0 Has anyone ever seen a UAV doing dry application (seeding or fertilizing)? Posted by George on April 26, 2015 at 7:41pm I know that Yamaha has a dry dispersal system for the RMAX and they have apparently been toying with seeding rice with them in Japan, but I can't find any pictures, stats, or video of that being performed. Anyone ever seen this? You need to be a member of diydrones to add comments! Join diydrones Email me when people reply – Follow
In Sudan they seem to be working on acacia seeding with fixed wing and seem to develop robotic arms to evaluate soil?or somekind.Although I personally think waterboxx groasis--(Dubai Desert--Prosopis cineraria-a success story)kind of plant boxes and maybe supporting them with NDVI scanning from above can be more energy efficient in working against desertification.Maybe this engineer is in diydrones group?..https://www.youtube.com/watch?v=FRpHVq3JHEc
Hello, I have seen using multirotors to apply polen in Pears in my country, Chile, as a dry product, so I undertand it can be done.
What countries are deforesting and not planting back or putting pavement down in the tree's place?
I was involved in the commercial timber industry in the U.S. putting dry fertilizer on pine trees, mostly in the Southeastern states, and the commercial industry replants within one year of a tract harvest. Roughly every 25 years. The U.S. Forest Service also does some reforestation on "public" forest lands. With that being my background, I guess I am unaware of deforestation without reforestation. I know there is clearing of forest in places like Brazil for farmground, and the U.S. for housing, but then you can't go back and replant.....
What we have been doing is invasive woody weed control so not for deforestation. Many woody weeds such as Blackberry Lantana and Prickly Acacia have the ability to strangle local habitat to the environments detriment.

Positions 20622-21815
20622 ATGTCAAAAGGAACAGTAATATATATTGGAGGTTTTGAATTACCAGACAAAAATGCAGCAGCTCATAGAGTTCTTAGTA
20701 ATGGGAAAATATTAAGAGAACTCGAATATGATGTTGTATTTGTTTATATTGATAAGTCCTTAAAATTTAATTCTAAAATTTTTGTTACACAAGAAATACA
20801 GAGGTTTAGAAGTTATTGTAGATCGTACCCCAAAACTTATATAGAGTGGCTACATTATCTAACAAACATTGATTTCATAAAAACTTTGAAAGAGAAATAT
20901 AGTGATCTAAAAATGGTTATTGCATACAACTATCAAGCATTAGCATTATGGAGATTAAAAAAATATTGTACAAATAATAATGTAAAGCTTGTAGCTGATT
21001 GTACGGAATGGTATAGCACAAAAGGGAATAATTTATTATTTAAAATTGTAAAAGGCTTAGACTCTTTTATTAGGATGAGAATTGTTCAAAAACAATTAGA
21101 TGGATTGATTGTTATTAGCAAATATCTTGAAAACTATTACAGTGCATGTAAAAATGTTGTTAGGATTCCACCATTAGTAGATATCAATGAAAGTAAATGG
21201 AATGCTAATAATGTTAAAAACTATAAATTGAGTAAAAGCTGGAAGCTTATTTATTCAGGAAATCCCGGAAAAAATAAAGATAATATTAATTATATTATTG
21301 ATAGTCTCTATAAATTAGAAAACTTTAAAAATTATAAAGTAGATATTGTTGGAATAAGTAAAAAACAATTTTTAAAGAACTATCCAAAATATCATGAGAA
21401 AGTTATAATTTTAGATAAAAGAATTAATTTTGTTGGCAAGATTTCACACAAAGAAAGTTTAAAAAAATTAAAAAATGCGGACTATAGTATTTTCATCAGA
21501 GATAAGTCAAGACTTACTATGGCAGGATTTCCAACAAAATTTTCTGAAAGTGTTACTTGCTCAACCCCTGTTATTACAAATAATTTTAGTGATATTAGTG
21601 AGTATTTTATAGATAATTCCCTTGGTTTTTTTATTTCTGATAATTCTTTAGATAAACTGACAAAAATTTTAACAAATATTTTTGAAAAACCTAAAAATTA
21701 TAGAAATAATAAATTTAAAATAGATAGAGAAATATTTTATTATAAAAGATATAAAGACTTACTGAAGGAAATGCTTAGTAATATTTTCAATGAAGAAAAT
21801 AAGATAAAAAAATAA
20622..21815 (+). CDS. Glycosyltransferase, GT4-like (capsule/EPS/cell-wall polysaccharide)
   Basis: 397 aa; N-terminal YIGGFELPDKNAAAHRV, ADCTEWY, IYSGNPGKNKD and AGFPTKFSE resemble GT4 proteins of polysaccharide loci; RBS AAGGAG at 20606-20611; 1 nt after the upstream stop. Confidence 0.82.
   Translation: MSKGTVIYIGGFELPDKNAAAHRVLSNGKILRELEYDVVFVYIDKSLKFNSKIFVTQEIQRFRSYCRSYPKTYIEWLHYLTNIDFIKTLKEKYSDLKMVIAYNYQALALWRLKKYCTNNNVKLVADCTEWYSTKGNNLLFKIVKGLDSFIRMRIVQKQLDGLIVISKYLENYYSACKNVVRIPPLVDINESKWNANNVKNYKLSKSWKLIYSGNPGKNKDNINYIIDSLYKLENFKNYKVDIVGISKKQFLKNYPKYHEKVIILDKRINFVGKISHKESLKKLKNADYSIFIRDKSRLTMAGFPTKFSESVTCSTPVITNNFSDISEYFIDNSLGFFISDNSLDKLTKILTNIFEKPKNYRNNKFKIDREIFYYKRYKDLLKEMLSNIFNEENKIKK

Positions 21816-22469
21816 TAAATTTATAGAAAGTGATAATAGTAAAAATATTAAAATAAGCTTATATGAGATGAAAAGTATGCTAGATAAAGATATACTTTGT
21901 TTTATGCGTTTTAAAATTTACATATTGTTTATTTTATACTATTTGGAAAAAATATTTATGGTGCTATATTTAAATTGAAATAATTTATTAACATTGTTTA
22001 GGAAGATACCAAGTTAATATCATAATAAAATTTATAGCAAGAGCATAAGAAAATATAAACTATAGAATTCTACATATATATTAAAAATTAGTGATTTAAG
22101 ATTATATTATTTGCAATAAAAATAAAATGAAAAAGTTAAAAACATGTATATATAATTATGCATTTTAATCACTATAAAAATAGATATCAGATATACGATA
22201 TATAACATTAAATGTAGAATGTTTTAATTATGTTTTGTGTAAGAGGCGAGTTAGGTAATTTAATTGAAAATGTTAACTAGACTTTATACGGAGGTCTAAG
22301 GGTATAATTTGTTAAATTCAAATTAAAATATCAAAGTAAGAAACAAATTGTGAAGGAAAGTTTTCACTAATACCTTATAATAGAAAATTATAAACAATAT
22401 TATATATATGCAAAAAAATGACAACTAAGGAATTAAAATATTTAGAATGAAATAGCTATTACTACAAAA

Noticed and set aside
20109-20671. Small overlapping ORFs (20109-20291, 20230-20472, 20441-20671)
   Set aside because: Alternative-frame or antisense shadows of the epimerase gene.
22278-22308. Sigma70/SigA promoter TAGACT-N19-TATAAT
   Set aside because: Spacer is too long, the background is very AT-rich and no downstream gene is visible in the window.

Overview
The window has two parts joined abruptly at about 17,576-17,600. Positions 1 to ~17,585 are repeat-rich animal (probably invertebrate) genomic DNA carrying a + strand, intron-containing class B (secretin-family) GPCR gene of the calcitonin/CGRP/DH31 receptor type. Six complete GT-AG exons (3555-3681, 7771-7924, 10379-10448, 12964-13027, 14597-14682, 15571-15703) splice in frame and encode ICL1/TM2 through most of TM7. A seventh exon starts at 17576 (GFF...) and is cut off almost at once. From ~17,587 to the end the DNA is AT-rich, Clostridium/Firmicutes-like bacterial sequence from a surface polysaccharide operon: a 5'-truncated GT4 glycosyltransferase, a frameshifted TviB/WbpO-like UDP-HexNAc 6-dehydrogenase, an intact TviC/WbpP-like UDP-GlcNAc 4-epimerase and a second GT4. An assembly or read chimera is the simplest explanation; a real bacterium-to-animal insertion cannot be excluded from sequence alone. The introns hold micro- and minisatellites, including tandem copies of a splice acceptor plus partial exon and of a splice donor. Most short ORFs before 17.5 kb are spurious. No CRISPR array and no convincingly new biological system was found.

Did some granular work 2 years ago using Graslan (tebuthiuron) and I'm currently developing a larger multirotor to do similar work fully automated.
When you say fully automated, you mean like an auto gate slaved to a GPS that uses a GIS shape file for field boundary identification, and then it will turn on and off itself?
PRIOR TO AERIAL APPLICATION. A recommendation for the rate and area to be treated will only be made after a detailed paddock inspection by Dow AgroSciences or accredited appointee.
AERIAL APPLICATION of Graslan Aerial will only be carried out by Dow AgroSciences approved or accredited applicators. DO NOT apply this product to salt or erosion prone areas.
DO NOT apply this product within 100 metres of a recognised water course.
DO NOT apply Graslan Aerial on land with a slope greater than 20 percent (11 degrees).
DO NOT apply Graslan Aerial during rainy conditions, when wind exceeds 20 km/hr (11 knots), or under conditions which will cause pellet movement to non-target areas during application.
RETAIN at least 20 percent of the original tree population in wildlife corridors that are at least 100 metres wide. These are essential for shade and protection of livestock and native fauna. Ideally, shelter belts should traverse variable terrain, particularly ridgelines and hill tops as well as water courses, and link other vegetated corridors where possible.
FOR LONG TERM VIABILITY retain a minimum of 5 hectares for shade areas, regardless of vegetation type.
DO NOT apply Graslan Aerial on field crops, near desirable trees or shrubs or to areas into which their roots may extend or in locations where the chemical may be washed into contact with their roots as injury or death may occur.
DO NOT apply Graslan Aerial to land to be put under field crops within 5 years of application.
Kind of like our Spike. You don't want that stuff to get loose, lol!